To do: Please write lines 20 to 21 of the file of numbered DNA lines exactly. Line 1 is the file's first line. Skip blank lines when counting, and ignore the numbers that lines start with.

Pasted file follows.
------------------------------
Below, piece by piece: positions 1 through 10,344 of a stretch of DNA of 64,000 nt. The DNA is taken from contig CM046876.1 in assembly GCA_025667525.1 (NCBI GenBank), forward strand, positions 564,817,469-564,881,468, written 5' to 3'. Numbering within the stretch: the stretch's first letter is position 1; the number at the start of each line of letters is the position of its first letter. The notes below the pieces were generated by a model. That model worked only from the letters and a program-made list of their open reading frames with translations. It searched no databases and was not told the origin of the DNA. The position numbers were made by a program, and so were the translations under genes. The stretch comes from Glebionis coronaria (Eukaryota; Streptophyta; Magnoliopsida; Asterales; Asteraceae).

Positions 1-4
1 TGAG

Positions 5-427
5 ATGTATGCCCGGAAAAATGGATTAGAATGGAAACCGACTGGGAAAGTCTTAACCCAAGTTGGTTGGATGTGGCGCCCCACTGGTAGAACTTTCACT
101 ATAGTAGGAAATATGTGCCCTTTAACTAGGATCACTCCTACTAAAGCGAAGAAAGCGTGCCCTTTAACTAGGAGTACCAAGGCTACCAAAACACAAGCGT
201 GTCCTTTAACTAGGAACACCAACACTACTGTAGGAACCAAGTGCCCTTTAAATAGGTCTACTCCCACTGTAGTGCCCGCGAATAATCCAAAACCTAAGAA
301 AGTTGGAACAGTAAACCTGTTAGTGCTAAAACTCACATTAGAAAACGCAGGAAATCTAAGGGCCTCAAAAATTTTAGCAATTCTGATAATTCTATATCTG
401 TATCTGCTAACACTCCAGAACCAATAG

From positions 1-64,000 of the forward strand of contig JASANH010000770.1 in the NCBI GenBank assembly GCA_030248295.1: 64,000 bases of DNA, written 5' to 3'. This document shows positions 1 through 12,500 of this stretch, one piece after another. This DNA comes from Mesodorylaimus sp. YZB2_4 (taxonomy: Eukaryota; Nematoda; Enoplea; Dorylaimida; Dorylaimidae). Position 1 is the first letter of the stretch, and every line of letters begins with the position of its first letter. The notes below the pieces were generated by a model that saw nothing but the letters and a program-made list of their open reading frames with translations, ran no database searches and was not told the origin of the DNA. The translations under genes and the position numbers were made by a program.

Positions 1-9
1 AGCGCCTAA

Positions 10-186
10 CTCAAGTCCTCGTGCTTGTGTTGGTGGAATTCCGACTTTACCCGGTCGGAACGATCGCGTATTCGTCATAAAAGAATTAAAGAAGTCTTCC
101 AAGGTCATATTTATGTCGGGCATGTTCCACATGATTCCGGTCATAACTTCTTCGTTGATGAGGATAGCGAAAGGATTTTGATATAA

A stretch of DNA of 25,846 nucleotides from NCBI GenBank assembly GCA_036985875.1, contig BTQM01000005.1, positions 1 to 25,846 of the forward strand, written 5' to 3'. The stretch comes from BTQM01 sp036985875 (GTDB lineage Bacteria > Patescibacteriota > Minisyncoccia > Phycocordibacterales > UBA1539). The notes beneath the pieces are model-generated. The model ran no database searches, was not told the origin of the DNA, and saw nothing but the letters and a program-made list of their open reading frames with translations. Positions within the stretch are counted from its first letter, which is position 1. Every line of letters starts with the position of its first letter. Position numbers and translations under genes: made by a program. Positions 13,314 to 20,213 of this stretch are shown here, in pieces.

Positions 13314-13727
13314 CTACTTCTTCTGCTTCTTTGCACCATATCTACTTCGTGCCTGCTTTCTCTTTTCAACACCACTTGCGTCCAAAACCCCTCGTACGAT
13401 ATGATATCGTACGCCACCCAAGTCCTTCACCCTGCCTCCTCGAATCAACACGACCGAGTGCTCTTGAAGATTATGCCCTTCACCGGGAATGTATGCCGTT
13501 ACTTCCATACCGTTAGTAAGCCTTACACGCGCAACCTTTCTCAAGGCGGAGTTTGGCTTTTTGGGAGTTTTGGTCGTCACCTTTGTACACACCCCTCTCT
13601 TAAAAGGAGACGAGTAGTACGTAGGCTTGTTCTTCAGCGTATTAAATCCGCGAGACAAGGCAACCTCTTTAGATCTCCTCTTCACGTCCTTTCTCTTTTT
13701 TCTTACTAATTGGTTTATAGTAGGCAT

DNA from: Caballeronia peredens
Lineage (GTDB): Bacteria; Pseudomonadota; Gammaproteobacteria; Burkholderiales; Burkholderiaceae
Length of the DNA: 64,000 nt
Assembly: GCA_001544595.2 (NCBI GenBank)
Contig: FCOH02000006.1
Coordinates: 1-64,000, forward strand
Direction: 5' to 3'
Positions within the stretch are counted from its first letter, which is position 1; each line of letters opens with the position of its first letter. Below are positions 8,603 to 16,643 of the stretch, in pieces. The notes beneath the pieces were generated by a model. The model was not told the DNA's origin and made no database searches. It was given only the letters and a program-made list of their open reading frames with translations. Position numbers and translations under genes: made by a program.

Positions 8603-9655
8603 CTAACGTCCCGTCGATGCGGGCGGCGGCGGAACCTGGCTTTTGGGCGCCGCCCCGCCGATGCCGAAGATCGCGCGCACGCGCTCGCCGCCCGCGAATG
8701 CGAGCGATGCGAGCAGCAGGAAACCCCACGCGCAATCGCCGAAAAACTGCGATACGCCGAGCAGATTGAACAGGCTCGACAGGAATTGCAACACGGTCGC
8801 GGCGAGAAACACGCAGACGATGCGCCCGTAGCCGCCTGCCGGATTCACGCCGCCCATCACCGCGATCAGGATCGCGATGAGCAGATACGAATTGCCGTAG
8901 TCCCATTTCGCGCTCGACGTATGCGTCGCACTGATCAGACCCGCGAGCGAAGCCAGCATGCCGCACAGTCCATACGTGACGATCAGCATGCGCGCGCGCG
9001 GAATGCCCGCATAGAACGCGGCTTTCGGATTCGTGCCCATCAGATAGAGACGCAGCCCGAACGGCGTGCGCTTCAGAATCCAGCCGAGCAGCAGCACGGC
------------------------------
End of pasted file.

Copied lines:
13501 ACTTCCATACCGTTAGTAAGCCTTACACGCGCAACCTTTCTCAAGGCGGAGTTTGGCTTTTTGGGAGTTTTGGTCGTCACCTTTGTACACACCCCTCTCT
13601 TAAAAGGAGACGAGTAGTACGTAGGCTTGTTCTTCAGCGTATTAAATCCGCGAGACAAGGCAACCTCTTTAGATCTCCTCTTCACGTCCTTTCTCTTTTT